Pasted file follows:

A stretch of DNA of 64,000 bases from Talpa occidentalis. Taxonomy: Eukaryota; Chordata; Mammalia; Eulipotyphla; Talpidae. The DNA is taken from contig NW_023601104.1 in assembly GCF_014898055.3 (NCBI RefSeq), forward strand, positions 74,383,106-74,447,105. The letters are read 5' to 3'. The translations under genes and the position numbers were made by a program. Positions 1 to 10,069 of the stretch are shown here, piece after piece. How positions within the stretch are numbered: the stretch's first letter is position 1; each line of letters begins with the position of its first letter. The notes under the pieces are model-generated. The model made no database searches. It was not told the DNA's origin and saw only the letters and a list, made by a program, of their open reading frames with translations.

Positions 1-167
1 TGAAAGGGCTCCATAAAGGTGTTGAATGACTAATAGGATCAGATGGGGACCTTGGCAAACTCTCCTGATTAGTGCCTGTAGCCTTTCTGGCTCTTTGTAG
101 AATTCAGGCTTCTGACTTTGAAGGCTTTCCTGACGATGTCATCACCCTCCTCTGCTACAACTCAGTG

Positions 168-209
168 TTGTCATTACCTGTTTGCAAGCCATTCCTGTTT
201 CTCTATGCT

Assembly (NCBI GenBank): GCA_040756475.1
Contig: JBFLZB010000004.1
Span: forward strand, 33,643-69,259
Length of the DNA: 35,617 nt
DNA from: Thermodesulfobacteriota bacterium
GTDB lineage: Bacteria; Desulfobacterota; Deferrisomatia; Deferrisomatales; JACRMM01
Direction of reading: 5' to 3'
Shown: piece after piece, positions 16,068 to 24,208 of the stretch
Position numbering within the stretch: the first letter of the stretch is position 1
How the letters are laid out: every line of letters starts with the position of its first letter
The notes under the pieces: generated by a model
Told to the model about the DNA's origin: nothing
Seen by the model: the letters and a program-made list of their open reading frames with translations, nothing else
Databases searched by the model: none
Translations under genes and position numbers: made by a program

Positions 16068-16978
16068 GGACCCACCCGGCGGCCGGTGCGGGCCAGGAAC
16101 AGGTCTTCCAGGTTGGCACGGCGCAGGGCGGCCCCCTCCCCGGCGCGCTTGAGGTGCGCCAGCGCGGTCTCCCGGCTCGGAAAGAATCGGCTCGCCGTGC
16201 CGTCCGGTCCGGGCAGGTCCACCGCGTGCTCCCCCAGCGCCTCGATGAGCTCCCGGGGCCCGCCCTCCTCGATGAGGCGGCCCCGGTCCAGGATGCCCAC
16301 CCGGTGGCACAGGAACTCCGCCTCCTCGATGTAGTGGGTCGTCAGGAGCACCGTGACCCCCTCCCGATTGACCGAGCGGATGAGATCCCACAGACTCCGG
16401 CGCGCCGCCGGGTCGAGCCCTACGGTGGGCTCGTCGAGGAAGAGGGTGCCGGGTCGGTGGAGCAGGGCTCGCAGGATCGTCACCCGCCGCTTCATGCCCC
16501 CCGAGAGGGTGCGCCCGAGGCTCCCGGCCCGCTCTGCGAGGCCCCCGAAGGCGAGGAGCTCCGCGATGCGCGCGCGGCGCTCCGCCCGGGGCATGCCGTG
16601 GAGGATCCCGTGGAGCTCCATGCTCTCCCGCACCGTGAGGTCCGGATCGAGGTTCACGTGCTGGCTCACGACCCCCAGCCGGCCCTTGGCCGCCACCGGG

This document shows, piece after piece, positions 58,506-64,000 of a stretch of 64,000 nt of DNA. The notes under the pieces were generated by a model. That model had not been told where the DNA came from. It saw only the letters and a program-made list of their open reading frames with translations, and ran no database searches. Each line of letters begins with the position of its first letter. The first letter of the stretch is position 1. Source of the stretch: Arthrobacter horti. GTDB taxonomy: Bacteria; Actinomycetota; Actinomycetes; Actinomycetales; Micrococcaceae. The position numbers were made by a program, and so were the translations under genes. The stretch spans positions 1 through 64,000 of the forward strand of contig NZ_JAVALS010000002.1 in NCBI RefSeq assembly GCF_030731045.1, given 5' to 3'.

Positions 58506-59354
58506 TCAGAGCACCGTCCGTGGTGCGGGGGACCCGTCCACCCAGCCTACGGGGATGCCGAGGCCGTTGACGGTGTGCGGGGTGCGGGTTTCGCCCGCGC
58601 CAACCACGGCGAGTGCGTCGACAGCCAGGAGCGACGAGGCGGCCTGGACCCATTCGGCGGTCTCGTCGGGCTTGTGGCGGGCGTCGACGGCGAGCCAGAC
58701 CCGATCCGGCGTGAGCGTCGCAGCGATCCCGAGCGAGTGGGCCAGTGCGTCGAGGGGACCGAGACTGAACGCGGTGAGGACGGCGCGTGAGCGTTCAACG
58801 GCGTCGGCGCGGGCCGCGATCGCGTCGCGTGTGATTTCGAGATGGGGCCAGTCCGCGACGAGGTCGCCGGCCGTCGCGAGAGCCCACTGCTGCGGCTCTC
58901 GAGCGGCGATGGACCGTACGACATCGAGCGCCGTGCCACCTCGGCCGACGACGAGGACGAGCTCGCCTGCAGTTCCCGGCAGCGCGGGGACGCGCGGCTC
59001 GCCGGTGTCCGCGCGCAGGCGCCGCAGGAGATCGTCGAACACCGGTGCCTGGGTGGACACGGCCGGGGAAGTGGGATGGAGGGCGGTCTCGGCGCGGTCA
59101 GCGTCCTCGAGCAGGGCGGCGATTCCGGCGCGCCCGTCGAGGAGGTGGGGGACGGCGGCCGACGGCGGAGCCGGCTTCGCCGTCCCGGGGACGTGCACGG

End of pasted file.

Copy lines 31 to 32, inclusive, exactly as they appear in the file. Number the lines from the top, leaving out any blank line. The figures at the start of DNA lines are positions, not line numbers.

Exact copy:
This document shows, piece after piece, positions 58,506-64,000 of a stretch of 64,000 nt of DNA. The notes under the pieces were generated by a model. That model had not been told where the DNA came from. It saw only the letters and a program-made list of their open reading frames with translations, and ran no database searches. Each line of letters begins with the position of its first letter. The first letter of the stretch is position 1. Source of the stretch: Arthrobacter horti. GTDB taxonomy: Bacteria; Actinomycetota; Actinomycetes; Actinomycetales; Micrococcaceae. The position numbers were made by a program, and so were the translations under genes. The stretch spans positions 1 through 64,000 of the forward strand of contig NZ_JAVALS010000002.1 in NCBI RefSeq assembly GCF_030731045.1, given 5' to 3'.

Positions 58506-59354